A strange day — not like what I expected, really — has finally given way to this chance to write what I’d thought about earlier.
I really hate it when the media covers itself (remember Michael Jackson’s video, The Making of the Michael Jackson’s “Thriller” Video or the Press coverage of the press coverage of almost anything?). Given that, I will understand if you, the reader, don’t want to read this. I’ll try to avoid the self-congratulatory part of this little essay.
On July 4th of this year, I started blogging. I’d tried it before but a) didn’t know how to set one up and b) couldn’t keep it up because c) I just didn’t enjoy it. This time, though, something happened. My friends Cathi and Liz did know what they were doing and gave me help setting it up. I got some response and gosh darn it all, enjoyed it, and found my creativity coming out — a creativity I’d forgotten was there. That is what has made all of the difference. (Thanks, Cat and Liz!)
Blogs — everyone should get one if it does for them what it has done for me. In the old days, preaching accomplished the same thing: It let me speak for 20 minutes and feel heard once a week. People actually listened. Now, teaching does it for me in addition to preaching and blogging tops it off.
Virginia Satir, the queen of all family psychology and world change theories says that at the base of it, underneath it all, we all want to be known and loved. By that, she didn’t mean liked or popular, but more like treasured for being yourself. If one person or two does that for you, your life is doing damn well. That’s what blogging has done for me.
I have been surrounded for a great portion of life with an incredible list of friends — true friends who know that I’m a bit eccentric at times — “strange”, “unique” or straight-out “weird”, depending on who you ask. In the busy-ness of my life and the transitory life-style, I just haven’t gotten a chance to see them and shoot the breeze. In short, I have missed being treasured by the very people that I treasure as well — people who are just so cool I can hardly stand it. Rob McCarthy gave me this computer. Cathi and Liz gave me advice and support. Val Perrins lets me know that I’m not the only one in the world who thinks like I do. Bob Cunningham gives me a loving run for my money, even when I don’t share his opinions. Becky from Hall is incredible. Dawn, Derek, David Ratz, people from South Church in New Britain, people I went to seminary with, people I went to High School with (Joe Roberts is sooo damned interesting and cool!), people I went to college with (Hi, Ron and Margo!), spiritual people, liberal and conservative people — they all check in every once in a while.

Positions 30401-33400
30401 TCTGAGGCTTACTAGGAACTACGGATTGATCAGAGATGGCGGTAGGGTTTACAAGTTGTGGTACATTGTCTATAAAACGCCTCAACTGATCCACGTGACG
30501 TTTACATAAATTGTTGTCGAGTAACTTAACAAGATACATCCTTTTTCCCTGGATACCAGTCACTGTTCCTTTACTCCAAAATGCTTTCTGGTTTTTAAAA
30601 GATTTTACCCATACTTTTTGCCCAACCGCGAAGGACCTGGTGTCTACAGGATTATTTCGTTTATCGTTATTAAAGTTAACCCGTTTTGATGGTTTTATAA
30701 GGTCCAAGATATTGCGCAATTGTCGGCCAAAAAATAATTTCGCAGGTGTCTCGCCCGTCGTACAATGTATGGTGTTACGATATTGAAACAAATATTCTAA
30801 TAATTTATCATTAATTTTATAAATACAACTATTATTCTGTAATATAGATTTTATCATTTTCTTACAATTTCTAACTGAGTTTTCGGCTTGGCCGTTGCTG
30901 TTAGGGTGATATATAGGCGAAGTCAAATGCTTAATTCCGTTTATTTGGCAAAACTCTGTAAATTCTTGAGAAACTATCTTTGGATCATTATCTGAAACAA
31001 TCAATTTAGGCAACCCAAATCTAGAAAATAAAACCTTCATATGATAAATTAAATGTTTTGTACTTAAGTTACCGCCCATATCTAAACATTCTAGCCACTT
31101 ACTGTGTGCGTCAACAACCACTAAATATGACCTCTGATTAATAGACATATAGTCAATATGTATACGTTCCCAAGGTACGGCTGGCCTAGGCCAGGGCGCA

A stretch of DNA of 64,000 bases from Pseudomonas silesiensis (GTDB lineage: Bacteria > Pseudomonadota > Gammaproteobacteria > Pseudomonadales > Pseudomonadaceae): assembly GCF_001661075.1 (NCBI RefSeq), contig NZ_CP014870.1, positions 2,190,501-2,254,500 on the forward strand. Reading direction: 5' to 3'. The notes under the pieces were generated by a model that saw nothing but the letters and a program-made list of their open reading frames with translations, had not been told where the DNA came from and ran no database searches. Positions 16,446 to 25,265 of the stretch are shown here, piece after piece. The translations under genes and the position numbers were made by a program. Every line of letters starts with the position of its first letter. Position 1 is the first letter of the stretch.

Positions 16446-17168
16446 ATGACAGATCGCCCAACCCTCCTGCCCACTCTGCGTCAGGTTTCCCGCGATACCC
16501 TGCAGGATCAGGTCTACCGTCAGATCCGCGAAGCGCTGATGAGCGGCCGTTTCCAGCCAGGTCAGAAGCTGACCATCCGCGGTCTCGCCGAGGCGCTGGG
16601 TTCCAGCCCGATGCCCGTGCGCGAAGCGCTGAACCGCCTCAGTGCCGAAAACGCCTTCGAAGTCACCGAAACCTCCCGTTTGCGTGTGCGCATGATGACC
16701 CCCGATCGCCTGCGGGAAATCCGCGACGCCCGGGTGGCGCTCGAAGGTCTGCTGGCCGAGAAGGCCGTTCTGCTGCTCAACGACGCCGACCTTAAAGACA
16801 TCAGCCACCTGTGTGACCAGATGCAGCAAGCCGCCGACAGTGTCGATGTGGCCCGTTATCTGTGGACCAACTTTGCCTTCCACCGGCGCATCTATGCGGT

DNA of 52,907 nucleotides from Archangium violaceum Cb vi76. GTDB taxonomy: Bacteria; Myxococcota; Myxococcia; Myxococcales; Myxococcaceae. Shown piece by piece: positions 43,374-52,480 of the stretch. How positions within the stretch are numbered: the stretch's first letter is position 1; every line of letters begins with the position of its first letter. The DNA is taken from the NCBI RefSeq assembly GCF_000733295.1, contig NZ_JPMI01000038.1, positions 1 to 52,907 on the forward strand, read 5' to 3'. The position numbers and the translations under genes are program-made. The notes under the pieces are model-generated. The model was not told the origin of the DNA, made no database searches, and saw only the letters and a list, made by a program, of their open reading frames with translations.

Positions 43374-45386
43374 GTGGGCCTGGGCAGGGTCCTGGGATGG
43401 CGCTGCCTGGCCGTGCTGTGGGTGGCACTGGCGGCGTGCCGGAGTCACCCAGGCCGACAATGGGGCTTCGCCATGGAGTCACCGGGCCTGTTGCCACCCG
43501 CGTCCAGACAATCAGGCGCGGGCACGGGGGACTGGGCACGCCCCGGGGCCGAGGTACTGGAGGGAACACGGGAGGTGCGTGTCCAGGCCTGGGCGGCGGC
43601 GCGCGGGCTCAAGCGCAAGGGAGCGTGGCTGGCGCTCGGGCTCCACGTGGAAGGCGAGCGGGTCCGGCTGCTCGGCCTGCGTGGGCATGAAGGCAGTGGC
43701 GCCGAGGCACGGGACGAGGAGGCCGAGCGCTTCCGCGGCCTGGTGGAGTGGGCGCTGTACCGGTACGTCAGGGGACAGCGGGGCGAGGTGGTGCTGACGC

The apostle Paul talks about “being surrounded by so great a cloud of witnesses” within time and the church. That is how I feel as I write this blog. That is how people are supposed to feel when they’re part of a religious community. This is what Christianity (and, I gather, Paganism, Quakerism, and so many others) is supposed to be about at its core. This blog, in other words, helps me to feel blessed — known and loved.
If other people had the chance to feel this way (and they do!) through blogging, then I say bring ’em on.
But it’s not just that. Blogging, at least as I do it here, allows me to think. I feel all day. That’s my job. When I blog, I get to think and hear myself think before I send it into the airwaves or ether or whatever the web is. When I’m home and watching TV, I see a culture that feels a lot and doesn’t think much at all (i.e. Jerry Springer, the People’s court, game shows — I watch afternoon TV before the kids get home). I sooo wish we spent more time thinking (Health care, anyone?). I am also blessed by well-thought out responses to my own thoughts. I love thinking and writing, and it’s great when people apparently do the same. I look forward to reading and more thinking about what they say — so the cycle goes on.
If Satir is right — and I think she is — then blogging allows me to safely be known. My friends let me know that I’m loved. All in all, it’s not a bad life. May everybody feel this good.